Only two of French writer Laurent Mauvignier’s 12 previous novels have appeared in English: The Wound (2015), about the Algerian war of independence, and In the Crowd (2008), which followed four groups of characters en route to Brussels ahead of the 1985 European Cup final between Liverpool and Juventus, drawing grisly voltage from the reader’s foreknowledge of the Heysel stadium disaster.
Although Mauvignier’s new novel, The Birthday Party, deals wholly with fictitious events in the present day, its remorseless narrative logic likewise has us reading from behind our hands, as we watch its ensemble cast stumble into catastrophe. Patrice, a farmer in a remote French hamlet, has driven to the nearest town to stock up for an after-work celebration for his wife, Marion, turning 40; their daughter, Ida, is on her way home from school to get cake ready with an elderly neighbour, Christine – whose dog we’ve just witnessed being butchered by intruders who are about to take them both hostage.
Four hundred pages of agony remain. Our compulsion is basic but extreme: why is this happening? And what’s going to happen next? Amid the moment-by-moment dread emerges a knotty tale of two obscurely connected families, one superficially happy, the other luridly dysfunctional, as the pressure-cooker scenario brings the buried secrets of Marion’s premarital life – arson, abuse, murder – bubbling to the surface.
By the time the plot kicks in, we’ve long tuned in to the novel’s demanding style – snaking paragraphs, light on full stops, flit between each character’s experience. (The translation is by Daniel Levin Becker, an American writer attached to the experimental Oulipo movement; the endlessly segmented sentences, which snap and crunch with his convincingly apt choices, surely gave his ingenuity a workout.)
Mauvignier sits the reader up in the gods, able to oversee the bigger picture the way no one involved in the story can themselves, burrowing into each of their brains. It’s a mode of storytelling most often associated with sympathy, but its main effect here is to generate a crackle – I almost typed cackle – of dramatic irony, an effect amplified by the novel’s English title, The Birthday Party (contrast the less specifically ominous French Histoires de la nuit, or Stories of the Night). When Patrice, a Bovary-ish bungler with dirty laundry of his own, arrives home, his mind is awhirl with what to serve and how to dress, unaware that the stakes of the evening have dramatically changed; ditto Marion, driving home from work in the afterglow of outfoxing her line manager in an office dispute.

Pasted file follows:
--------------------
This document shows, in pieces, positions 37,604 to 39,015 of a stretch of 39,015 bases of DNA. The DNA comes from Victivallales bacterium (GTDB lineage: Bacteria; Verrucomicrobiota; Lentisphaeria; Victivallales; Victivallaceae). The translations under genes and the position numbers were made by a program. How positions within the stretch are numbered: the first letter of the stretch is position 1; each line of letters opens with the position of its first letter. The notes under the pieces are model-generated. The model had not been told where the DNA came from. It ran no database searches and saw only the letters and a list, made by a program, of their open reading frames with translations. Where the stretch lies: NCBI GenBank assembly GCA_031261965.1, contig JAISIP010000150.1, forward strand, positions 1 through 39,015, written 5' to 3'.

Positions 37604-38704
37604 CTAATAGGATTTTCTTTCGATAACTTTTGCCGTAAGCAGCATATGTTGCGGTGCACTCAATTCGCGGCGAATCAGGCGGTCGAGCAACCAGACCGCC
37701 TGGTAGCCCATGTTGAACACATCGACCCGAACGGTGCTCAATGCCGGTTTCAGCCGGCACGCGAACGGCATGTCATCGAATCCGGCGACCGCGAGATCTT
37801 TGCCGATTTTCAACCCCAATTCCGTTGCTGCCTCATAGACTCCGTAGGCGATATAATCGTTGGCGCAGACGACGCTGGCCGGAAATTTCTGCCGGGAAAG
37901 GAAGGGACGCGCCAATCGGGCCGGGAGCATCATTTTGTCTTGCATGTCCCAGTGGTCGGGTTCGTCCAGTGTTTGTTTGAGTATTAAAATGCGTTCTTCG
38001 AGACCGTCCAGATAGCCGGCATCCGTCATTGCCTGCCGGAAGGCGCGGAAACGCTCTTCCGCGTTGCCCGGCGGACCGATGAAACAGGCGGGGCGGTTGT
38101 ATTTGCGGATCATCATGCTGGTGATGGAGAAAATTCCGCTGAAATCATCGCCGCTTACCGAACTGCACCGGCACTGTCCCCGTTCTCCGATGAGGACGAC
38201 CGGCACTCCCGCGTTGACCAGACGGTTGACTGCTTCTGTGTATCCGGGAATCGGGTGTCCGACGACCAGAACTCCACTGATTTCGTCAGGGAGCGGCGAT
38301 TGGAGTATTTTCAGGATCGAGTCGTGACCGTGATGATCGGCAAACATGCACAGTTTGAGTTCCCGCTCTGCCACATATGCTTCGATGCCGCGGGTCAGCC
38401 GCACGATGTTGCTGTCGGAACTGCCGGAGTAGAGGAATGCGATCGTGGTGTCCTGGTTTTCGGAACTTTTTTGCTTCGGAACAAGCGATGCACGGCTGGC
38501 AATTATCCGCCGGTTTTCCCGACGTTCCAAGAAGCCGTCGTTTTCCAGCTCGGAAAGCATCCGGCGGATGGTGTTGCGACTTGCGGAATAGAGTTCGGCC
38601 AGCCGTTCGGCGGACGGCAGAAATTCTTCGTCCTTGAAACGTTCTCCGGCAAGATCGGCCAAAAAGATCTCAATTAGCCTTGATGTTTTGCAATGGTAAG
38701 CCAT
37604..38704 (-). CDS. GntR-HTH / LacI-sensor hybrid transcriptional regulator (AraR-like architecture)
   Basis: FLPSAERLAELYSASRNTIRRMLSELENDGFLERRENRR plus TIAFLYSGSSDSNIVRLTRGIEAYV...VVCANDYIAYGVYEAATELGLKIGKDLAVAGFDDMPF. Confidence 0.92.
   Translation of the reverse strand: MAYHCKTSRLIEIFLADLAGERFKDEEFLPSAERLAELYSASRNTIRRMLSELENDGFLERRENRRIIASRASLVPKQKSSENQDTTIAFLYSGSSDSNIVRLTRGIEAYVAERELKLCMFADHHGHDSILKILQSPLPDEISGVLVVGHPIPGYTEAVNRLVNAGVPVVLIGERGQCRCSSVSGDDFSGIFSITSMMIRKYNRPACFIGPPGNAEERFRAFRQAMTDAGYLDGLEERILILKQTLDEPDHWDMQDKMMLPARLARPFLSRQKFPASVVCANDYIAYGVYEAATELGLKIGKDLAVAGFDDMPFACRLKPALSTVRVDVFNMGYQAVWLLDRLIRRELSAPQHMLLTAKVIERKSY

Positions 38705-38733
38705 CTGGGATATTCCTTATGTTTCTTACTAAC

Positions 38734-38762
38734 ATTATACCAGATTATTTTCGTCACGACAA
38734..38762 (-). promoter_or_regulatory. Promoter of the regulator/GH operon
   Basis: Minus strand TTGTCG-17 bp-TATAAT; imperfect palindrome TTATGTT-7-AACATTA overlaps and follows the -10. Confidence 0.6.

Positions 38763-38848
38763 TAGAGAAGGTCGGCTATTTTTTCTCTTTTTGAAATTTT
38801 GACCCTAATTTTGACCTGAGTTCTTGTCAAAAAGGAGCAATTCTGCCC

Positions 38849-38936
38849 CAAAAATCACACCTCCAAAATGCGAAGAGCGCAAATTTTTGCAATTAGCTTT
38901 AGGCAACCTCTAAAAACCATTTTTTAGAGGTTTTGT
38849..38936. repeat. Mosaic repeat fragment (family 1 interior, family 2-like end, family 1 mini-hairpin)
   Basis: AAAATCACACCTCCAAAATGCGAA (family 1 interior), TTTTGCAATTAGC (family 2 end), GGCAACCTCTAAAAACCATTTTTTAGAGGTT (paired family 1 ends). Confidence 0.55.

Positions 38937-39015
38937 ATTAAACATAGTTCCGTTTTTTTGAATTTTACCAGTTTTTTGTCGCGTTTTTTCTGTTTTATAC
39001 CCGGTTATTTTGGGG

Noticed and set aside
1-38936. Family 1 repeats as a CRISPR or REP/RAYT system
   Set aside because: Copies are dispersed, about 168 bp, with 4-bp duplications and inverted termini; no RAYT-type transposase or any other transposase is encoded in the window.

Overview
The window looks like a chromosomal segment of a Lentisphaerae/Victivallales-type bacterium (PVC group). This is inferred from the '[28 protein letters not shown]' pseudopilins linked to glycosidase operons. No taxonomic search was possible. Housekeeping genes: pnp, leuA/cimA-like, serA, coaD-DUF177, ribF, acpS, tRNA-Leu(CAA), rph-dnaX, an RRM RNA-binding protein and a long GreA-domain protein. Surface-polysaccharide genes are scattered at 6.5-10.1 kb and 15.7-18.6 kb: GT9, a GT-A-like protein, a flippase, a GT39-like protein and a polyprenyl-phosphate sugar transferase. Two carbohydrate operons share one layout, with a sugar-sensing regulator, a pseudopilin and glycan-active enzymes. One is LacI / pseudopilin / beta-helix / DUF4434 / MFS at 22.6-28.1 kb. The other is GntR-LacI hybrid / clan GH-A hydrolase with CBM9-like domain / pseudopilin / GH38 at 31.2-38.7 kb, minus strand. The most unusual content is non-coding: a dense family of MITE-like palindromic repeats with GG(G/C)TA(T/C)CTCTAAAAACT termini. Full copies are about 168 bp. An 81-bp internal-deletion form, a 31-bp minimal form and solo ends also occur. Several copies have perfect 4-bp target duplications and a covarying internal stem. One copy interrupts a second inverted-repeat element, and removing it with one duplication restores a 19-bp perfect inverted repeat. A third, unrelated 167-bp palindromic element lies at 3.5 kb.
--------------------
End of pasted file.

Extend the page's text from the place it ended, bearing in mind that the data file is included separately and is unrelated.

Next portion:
At times, the horror can’t help but be bitterly funny, not least when the invited party guests, inevitably long forgotten, duly appear at the appointed hour; the height of the siege, naturally, Chekhov’s gun – in this case a carving knife, a pistol and a hunting rifle – having already been much eyed by captives and readers alike.
Mauvignier’s ability to keep the shocks coming – to say nothing of his knack for renewing a cliche or two, whether he’s writing about Stockholm syndrome or sex work – are among the qualities that make this riveting novel so nastily effective. Managing dynamic action as well as split-second psychological shifts (a rare feat; think peak Ian McEwan), the whole shebang culminates in an extravagantly choreographed set-piece blow-out of nigh-on unbearable jeopardy. And even if its abundant pathos comes at the somewhat high price of overweening narrative omniscience, this macabre twist on the marriage-portrait novel ultimately invites prudence and humility on the thorny question of how much we can ever know about those closest to us. Hardly a new insight, for sure, but rarely can it have been demonstrated quite so explosively.
The Birthday Party by Laurent Mauvignier, translated by Daniel Levin Becker, is published by Fitzcarraldo Editions (£16.99). To support the Guardian and Observer order your copy at guardianbookshop.com. Delivery charges may apply